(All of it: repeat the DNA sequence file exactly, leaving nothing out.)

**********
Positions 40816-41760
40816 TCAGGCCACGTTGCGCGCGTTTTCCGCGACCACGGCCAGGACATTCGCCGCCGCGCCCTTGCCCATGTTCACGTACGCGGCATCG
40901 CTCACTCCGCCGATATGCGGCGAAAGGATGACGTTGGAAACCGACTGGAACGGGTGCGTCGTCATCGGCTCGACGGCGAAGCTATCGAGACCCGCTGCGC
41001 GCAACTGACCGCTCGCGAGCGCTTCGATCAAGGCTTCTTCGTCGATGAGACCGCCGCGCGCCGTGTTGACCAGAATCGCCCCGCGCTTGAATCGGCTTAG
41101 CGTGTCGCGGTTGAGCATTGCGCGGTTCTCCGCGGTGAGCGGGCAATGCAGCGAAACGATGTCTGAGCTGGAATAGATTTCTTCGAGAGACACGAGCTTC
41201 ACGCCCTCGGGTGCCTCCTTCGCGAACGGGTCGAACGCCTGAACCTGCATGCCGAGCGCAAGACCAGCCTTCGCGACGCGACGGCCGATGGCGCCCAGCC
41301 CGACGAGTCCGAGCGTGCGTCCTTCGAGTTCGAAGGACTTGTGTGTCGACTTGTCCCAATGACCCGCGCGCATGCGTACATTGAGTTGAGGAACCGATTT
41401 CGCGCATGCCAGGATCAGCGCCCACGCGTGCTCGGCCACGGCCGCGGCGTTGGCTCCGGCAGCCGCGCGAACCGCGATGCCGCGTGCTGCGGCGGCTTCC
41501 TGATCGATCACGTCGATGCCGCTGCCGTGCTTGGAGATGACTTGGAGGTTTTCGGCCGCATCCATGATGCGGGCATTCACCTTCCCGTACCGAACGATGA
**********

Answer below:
Positions 40816-41760
40816 TCAGGCCACGTTGCGCGCGTTTTCCGCGACCACGGCCAGGACATTCGCCGCCGCGCCCTTGCCCATGTTCACGTACGCGGCATCG
40901 CTCACTCCGCCGATATGCGGCGAAAGGATGACGTTGGAAACCGACTGGAACGGGTGCGTCGTCATCGGCTCGACGGCGAAGCTATCGAGACCCGCTGCGC
41001 GCAACTGACCGCTCGCGAGCGCTTCGATCAAGGCTTCTTCGTCGATGAGACCGCCGCGCGCCGTGTTGACCAGAATCGCCCCGCGCTTGAATCGGCTTAG
41101 CGTGTCGCGGTTGAGCATTGCGCGGTTCTCCGCGGTGAGCGGGCAATGCAGCGAAACGATGTCTGAGCTGGAATAGATTTCTTCGAGAGACACGAGCTTC
41201 ACGCCCTCGGGTGCCTCCTTCGCGAACGGGTCGAACGCCTGAACCTGCATGCCGAGCGCAAGACCAGCCTTCGCGACGCGACGGCCGATGGCGCCCAGCC
41301 CGACGAGTCCGAGCGTGCGTCCTTCGAGTTCGAAGGACTTGTGTGTCGACTTGTCCCAATGACCCGCGCGCATGCGTACATTGAGTTGAGGAACCGATTT
41401 CGCGCATGCCAGGATCAGCGCCCACGCGTGCTCGGCCACGGCCGCGGCGTTGGCTCCGGCAGCCGCGCGAACCGCGATGCCGCGTGCTGCGGCGGCTTCC
41501 TGATCGATCACGTCGATGCCGCTGCCGTGCTTGGAGATGACTTGGAGGTTTTCGGCCGCATCCATGATGCGGGCATTCACCTTCCCGTACCGAACGATGA